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PW 2442 Youth perspectives on safe storage of guns
  1. Mary Aitken1,2,
  2. Samantha Hope Mullins1,2,
  3. Samantha Minster2
  1. 1University of Arkansas for Medical Sciences, Little Rock, AR, USA
  2. 2Arkansas Children’s Research Institute, Little Rock, AR, USA


Background Firearms contribute substantially to leading causes of death to US children ages 10–19 (suicide and homicide). Approximately 38% of US households have a firearm and many homes with children<18 years contain loaded, unlocked firearms. Educational interventions about safe storage, often paired with distribution of trigger/cable locks, have been suggested to prevent firearm injuries; further study is needed.

Objective To better understand knowledge, attitudes, beliefs, and firearm storage practices among youth living in households with firearms to support development of interventions to lower unsupervised child access to firearms.

Methods We conducted focus groups (FG) of youth living in households of gun owners residing in 3 US states with high firearm ownership rates. Moderator guides framed discussions that included participant views about firearm storage, suggestions for messaging and dissemination methods for a safe storage campaign. Data were managed using HyperRESEARCH (v2.8.3). Transcribed data were coded to identify important themes. Prior to FG, subjects completed an anonymous survey to record demographic characteristics, gun ownership, use, and storage practices.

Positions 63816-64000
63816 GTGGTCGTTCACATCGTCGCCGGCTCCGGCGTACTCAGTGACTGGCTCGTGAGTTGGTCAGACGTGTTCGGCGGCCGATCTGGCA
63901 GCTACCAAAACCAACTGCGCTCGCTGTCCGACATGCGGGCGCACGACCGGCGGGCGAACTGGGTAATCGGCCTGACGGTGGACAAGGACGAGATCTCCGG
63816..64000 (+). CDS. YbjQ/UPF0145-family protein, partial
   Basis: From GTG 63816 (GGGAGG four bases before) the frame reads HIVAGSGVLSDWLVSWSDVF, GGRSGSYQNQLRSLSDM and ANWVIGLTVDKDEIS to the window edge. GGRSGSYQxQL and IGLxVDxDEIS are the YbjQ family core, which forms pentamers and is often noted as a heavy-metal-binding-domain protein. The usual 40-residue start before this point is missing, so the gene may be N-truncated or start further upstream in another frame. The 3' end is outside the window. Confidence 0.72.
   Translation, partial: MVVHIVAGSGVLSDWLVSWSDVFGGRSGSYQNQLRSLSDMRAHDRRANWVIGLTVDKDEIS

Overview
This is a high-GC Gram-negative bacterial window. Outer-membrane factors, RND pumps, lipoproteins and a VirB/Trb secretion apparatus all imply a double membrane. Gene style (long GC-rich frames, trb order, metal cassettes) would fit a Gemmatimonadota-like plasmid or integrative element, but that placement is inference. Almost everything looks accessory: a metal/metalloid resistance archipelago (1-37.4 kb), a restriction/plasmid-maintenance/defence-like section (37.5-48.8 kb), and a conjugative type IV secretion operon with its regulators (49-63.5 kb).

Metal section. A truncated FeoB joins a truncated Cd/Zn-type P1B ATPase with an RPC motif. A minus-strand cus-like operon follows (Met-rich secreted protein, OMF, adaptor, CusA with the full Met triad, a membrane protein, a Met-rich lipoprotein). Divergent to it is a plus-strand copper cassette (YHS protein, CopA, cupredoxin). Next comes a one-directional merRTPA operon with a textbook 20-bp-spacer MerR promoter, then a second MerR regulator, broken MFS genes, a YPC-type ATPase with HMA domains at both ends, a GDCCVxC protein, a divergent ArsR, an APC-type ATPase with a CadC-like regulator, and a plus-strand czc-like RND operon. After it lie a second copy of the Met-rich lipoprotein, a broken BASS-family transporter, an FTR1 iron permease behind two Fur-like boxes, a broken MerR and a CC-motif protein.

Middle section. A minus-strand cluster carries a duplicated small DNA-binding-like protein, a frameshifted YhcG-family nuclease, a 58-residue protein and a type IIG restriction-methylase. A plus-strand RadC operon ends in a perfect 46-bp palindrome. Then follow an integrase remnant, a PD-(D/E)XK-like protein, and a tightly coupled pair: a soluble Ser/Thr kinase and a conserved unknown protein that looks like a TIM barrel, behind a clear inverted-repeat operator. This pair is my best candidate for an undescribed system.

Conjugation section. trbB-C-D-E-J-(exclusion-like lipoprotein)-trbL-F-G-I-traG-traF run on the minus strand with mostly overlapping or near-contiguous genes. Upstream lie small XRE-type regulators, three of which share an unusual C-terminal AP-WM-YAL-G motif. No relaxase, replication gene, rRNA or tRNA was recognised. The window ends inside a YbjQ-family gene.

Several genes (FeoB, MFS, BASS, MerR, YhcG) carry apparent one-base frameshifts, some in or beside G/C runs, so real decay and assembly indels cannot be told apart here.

Results 6 FG were conducted, including 30 youth ages 12–17 living in homes with firearms. Practical firearms training including safe storage information was endorsed. Acceptable sources of safety information were military and law enforcement. Youth did not support prevention messages in medical care contexts. Youth reported detailed awareness of firearm availability in their homes and violations of family rules about gun handling. Means restriction was not perceived as an effective way to prevent suicide and other gun injury.

Conclusions Youth in households with gun owning parents supported safety education but their perception of risk from firearms in their homes was low. Firearm safety counselling was most acceptable from nonmedical sources and in context of ongoing training programs. Further education about the value of lethal means restriction is needed storage by this population.

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